Minggu, 09 Januari 2011
Antony Gormley ‘Another Place’
One can’t help being impressed by the sheer bravado of the idea, let alone the scale, of Antony Gormley’s most famous artwork ‘Angel of the North’, the monolithic structure standing in Gateshead. Don’t tell anyone, but I am less impressed with some of his more recent projects that resemble industrial accidents in a metal scrapyard. I do however like and admire a lot of his projects but my favourites have been those employing those casts of his own body I mentioned above – two projects in particular come to mind – ‘Event Horizon’ – where figures were placed around the South Bank in London and later around parts of New York (see next blog posts), and ‘Another Place’. I think they are enigmatic, dramatic, and exciting - I love the Fellini-esque quality of the picture (below) of ballerinas interacting with the figures.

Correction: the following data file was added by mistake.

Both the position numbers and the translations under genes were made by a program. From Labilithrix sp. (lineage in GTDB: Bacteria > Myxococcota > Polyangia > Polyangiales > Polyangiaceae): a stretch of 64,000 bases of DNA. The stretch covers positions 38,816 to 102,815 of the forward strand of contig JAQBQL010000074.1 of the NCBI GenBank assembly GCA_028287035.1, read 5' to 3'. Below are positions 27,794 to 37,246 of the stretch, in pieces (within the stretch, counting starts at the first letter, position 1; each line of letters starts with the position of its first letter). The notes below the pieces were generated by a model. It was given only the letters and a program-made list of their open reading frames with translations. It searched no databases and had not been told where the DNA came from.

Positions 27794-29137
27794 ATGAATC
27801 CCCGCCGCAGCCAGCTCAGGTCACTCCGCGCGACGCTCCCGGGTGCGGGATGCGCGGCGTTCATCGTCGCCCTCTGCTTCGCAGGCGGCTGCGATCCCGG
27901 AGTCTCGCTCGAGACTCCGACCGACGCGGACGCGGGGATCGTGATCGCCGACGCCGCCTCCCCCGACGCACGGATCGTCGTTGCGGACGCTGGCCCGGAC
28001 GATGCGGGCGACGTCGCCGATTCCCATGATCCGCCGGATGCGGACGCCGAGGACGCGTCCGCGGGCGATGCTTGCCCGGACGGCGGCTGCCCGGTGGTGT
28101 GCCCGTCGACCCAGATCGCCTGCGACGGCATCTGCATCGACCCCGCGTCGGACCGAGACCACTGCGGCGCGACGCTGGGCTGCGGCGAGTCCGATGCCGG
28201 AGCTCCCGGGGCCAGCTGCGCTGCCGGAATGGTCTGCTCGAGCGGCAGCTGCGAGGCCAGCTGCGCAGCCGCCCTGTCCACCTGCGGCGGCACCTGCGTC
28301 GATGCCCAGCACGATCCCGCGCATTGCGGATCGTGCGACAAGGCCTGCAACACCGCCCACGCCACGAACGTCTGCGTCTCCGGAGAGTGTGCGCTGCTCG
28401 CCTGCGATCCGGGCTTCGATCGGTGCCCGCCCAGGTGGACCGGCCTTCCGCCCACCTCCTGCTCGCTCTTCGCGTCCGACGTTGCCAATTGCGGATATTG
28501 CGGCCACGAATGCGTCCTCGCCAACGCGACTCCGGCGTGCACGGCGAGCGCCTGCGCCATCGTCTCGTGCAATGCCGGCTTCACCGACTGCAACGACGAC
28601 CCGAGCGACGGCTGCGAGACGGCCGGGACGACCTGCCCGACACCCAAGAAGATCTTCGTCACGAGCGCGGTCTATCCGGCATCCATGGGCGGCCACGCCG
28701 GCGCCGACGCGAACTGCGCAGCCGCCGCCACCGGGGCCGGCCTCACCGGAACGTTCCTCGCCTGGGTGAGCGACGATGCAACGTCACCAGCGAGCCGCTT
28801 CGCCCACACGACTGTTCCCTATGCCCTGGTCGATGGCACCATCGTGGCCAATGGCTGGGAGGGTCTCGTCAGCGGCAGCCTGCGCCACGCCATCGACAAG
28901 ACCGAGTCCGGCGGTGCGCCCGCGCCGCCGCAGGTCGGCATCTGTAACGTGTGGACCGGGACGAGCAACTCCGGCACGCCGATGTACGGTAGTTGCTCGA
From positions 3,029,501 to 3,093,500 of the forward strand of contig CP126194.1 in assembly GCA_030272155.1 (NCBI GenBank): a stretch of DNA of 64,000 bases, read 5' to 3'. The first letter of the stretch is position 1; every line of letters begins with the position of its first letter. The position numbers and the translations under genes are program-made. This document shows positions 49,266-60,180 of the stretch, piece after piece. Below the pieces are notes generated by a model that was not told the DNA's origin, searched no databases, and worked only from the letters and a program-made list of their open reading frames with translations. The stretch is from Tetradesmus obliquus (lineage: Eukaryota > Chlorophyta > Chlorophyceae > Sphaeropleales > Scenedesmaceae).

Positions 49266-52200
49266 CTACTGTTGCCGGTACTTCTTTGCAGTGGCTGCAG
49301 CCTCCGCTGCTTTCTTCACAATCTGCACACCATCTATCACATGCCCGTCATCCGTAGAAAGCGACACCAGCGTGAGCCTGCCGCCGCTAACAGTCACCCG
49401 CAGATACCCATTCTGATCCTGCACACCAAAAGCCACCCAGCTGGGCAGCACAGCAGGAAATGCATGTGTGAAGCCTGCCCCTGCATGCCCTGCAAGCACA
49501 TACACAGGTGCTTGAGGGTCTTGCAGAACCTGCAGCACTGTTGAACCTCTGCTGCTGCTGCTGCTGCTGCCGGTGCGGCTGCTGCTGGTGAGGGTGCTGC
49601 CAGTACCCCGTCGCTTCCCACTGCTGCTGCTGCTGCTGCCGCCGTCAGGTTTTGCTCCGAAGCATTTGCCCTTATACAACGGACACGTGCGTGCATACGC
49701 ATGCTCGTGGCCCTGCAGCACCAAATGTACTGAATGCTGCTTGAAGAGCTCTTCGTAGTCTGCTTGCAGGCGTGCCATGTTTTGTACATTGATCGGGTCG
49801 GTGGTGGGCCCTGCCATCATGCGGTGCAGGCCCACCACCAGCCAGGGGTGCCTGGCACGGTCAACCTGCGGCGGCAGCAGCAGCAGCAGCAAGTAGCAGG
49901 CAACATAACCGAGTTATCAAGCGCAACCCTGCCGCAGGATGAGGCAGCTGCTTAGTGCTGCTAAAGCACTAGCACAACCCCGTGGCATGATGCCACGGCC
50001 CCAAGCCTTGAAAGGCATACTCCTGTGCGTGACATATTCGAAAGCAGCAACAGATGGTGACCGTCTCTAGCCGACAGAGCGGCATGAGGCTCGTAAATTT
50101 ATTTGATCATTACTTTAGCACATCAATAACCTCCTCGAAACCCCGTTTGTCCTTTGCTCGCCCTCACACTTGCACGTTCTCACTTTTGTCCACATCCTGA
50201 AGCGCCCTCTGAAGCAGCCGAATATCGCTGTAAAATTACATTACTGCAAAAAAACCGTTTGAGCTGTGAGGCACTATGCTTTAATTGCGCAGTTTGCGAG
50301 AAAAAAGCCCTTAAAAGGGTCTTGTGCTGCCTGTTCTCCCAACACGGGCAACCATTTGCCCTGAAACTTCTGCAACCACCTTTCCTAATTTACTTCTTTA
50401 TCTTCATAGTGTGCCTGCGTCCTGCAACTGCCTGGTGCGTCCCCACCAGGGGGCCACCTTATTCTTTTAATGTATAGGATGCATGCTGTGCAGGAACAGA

‘Another Place’ consists of 100 cast-iron figures, each one weighing 650 kilos, spread out along three kilometers of the foreshore and staring out to sea, situated at Crosby, Liverpool, stretching almost one kilometre out to sea. Contractors spent three weeks lifting the figures into place and driving them into the beach on the-metre-high foundation piles.
Now permanently erected on Crosby Beach, it was due to be moved to New York in November 2006, but there was a controversial proposal to retain the work at Crosby. It was stated in the local paper, the Crosby Herald, that they may stay for a decade, but at a meeting on 7 March 2007, Sefton Council accepted proposals that would allow the sculptures to be kept permanently at Crosby Beach.
The work is seen as a poetic response to the individual and universal sentiments associated with emigration - sadness at leaving, but the hope of a new future in another place.